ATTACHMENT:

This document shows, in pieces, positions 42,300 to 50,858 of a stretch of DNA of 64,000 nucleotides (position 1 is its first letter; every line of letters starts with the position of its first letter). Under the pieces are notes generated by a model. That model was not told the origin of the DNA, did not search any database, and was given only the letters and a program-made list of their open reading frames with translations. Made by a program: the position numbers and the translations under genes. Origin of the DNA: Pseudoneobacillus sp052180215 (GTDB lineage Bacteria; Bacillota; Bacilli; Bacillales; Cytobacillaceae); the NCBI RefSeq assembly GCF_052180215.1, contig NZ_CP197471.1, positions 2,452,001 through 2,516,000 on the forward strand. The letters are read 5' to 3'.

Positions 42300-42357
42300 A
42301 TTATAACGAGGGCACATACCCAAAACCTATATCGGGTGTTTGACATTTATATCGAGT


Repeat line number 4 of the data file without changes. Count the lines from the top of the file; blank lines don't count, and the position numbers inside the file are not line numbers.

42301 TTATAACGAGGGCACATACCCAAAACCTATATCGGGTGTTTGACATTTATATCGAGT